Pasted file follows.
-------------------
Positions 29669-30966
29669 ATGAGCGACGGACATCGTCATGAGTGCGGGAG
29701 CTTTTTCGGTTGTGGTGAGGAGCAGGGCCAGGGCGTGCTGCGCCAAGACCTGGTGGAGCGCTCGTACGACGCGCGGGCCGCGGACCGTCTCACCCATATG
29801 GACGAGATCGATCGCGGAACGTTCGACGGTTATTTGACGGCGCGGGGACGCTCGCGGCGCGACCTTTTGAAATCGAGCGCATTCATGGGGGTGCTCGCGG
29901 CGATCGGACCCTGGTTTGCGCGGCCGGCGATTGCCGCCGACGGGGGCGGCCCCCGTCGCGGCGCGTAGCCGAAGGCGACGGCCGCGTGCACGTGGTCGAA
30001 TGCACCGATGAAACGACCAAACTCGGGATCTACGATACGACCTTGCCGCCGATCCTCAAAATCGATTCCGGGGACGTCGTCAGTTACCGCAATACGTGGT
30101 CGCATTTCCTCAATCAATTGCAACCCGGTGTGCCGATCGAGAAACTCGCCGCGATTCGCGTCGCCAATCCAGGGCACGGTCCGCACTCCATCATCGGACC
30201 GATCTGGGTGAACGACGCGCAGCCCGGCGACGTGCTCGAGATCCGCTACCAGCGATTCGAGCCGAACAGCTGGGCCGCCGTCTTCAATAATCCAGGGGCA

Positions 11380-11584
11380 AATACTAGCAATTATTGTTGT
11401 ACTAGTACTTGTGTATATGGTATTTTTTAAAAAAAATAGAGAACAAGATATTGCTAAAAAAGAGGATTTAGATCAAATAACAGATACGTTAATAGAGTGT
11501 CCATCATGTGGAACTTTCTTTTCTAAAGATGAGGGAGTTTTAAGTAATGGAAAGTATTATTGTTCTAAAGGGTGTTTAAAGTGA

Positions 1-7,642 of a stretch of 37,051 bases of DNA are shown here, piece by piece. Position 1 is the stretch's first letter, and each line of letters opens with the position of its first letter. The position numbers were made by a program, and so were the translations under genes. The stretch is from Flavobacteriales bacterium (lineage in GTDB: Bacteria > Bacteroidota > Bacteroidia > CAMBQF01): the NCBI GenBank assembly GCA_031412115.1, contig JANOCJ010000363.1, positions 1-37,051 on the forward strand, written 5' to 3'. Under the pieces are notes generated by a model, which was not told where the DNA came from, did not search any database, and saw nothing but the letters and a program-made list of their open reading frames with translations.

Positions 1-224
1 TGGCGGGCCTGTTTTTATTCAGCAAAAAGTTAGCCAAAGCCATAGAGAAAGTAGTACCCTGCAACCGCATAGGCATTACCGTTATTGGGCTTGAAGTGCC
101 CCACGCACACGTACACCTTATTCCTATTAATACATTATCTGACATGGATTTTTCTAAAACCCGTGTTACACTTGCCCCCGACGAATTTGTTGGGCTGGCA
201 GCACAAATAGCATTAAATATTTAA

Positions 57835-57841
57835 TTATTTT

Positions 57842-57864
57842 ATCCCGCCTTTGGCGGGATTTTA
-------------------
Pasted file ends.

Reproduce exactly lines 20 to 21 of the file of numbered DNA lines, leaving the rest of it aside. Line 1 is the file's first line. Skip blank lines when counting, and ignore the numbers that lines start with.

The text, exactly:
Positions 57842-57864
57842 ATCCCGCCTTTGGCGGGATTTTA